Tag Archives: Hinsdale divorce attorney

IL divorce lawyerOther than losing a loved one, getting divorced is likely the most stressful event that will happen to a person in their life. This is because divorce changes nearly everything in your life. You will likely spend less time with your children, face tax implications, and may have to move out of your home, or even out of your city or state. Although divorce is a legal process, it is also an extremely emotional one. Unfortunately, that emotional process does not end once the divorce is finalized. Many people expect that they will be happier after divorce, and are surprised when they realize that is not necessarily the case. Below are four of the biggest aspects people do not realize about life after divorce.

You Will Feel the Loss

Even if you initiated the divorce, you will likely still feel a loss. You will no longer share every aspect of your daily life with your spouse and no matter how broken the relationship was at the end, this is still an adjustment. You may also lose certain relationships, such as the family members and friends of your now former spouse. This loss is very difficult for many people to cope with, and one that many people do not consider when they are going through divorce proceedings.

The Surprising Reactions of Others

Anyone that gets divorced expects their family members and closest friends to be there afterward. Sadly, that is not always the case. Sometimes family members may treat you differently, even if it is something as simple as not inviting you to a family dinner. They may think it will be more difficult for you to see other happy couples and they simply do not want to put you through that. Or, they may not think that you feel up to going anywhere or seeing anyone. However, it will not feel as though they are looking out for your best interests and these actions can cause resentment to build in the family. On the other hand, you may also find that people you were not particularly close to are the ones that are there for you and will help you get through this difficult time.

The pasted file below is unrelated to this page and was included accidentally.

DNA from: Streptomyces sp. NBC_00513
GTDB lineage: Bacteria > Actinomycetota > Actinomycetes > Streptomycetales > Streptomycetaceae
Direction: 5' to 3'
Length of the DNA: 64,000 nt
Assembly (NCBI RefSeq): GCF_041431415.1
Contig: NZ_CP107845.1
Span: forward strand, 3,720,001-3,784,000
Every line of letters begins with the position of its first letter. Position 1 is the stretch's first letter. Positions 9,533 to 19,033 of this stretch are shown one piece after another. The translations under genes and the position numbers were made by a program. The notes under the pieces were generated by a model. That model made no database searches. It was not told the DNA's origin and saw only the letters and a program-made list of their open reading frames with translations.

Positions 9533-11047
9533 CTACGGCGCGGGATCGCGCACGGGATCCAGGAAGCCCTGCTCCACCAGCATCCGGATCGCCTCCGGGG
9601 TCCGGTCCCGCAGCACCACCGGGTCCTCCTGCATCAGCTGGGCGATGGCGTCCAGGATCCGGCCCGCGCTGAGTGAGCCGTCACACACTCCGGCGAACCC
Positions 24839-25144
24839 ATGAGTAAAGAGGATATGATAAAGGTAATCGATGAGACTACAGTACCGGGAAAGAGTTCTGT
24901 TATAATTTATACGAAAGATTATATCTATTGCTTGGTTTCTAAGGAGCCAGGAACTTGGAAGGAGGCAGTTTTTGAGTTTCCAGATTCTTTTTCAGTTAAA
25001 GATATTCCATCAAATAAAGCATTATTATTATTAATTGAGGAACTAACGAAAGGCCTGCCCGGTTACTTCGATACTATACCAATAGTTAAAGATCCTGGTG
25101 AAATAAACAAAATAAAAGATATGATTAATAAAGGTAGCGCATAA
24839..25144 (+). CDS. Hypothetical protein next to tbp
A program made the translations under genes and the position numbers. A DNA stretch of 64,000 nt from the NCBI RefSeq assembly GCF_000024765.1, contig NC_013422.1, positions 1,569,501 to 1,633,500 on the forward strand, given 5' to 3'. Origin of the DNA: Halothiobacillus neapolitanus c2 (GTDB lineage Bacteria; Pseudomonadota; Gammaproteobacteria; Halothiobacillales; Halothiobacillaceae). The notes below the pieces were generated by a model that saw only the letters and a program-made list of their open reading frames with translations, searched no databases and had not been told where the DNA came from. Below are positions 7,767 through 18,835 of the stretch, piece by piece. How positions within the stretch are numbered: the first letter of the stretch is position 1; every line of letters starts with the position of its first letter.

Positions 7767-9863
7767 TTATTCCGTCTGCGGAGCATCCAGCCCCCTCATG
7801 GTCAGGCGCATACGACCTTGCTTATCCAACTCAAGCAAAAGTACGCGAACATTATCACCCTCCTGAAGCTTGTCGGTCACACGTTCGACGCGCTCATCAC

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IL divorce lawyerGoing through a divorce is extremely difficult and emotionally taxing. Some people may need time to mourn the relationship, and these individuals may also take some time to get back on their feet. Others, though, may want to jump right back into life and resume certain activities, such as dating. When that is the case, how do you know if you are ready, or how to do it without hurting your children, the people you date, or yourself? If you are considering dating after divorce, the guidelines below can help you determine if you are ready.

Ask Yourself Some Hard Questions